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Posted on Mar 30, 2006 in Reviews

Don’t hate me because I went to Dona even before its official open on this magical Monday evening.  I, restaurantgirl, had taken it upon myself, to wander selflessly from restaurant to restaurant, throwing myself at the mercy of chefs across the five boroughs, bravely risking bad service, an upset stomach, and weathering, well, the weather, all in search of the perfect dish so that you may never waste a meal again. I happily sacrificed my Saturday night to give you a sneak peek at the restaurant formerly known as Bellini  (Donatella Arpaia of david burke & donatella’s first born).   Did you ever have that “go to guy” you could always count on for a good time, even though you knew he wasn’t “the one”?   Bellini was mine.  That is, until he decided to change his name, menu and wallpaper. ...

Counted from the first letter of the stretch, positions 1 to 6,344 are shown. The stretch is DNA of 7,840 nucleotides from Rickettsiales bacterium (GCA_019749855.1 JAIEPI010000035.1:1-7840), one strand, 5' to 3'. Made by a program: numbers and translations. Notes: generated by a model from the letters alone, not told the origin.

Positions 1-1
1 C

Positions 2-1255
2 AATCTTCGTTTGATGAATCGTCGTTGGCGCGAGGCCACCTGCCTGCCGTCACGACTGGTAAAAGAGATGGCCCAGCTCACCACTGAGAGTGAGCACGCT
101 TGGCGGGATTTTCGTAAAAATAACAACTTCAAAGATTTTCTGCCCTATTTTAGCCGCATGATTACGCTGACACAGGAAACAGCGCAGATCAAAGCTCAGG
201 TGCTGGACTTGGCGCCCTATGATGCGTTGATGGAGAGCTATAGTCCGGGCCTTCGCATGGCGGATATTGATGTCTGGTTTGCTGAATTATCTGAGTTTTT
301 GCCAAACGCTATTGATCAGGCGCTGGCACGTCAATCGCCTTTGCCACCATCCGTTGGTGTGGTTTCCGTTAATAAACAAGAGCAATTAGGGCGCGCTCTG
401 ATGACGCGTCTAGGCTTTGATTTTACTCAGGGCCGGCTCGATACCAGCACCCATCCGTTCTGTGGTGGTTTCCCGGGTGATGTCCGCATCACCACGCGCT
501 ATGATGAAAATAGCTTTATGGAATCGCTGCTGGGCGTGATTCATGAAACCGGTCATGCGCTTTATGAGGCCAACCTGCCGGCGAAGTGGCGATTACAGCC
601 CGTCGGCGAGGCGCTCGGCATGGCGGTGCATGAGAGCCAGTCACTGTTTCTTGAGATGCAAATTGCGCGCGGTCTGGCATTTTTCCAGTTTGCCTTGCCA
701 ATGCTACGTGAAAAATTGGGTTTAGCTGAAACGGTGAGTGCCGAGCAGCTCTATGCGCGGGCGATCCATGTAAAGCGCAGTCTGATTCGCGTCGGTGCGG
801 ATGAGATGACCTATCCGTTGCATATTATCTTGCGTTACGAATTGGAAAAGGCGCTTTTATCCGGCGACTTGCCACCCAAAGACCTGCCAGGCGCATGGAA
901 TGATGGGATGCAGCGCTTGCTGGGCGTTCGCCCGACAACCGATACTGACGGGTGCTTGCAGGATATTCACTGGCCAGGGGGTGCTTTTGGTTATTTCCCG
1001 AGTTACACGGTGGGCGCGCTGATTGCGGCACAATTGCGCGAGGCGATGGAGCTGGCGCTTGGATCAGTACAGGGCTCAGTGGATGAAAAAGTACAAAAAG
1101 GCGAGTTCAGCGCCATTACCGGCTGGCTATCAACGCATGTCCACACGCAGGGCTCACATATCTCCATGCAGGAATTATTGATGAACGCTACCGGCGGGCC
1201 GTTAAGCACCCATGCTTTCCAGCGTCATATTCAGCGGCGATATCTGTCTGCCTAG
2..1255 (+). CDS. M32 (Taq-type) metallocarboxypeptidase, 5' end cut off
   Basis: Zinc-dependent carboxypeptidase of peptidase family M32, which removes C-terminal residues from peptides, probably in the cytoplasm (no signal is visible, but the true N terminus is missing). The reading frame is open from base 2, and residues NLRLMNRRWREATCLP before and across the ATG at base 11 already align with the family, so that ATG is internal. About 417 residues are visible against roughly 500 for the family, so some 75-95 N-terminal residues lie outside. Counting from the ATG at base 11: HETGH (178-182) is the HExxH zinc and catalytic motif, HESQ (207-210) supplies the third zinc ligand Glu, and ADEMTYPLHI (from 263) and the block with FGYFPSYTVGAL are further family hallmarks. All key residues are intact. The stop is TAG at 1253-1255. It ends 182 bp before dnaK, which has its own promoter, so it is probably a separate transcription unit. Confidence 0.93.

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Posted on Mar 24, 2006 in Reviews

When word spread about Buddakan, a practical legend in his hometown of Philadelphia, I threw on my hot off the Barneys’ sales rack miniskirt and scurried down to his Meatpacking pied-a-terre.  In my wildest dreams, I never imagined he actually owned the entire block.  Rumor has it this mega-restaurateur, Stephen Starr, had magically transformed a 16,000 square foot lumber company into  a dazzling two-floor dining mecca where the Asian fusion sizzles and all of Buddakan’s a stage.  A theatrical maze of candlelit corridors and room for every mood, his sleek palace was a feast for the eyes and mouth. I don’t know if it was the spectacular forty-step staircase, wooden chandeliers, or massive communal table fit for royalty and of course, a princess like me, but I was ready to move in with him.    Hell, I would’ve happily...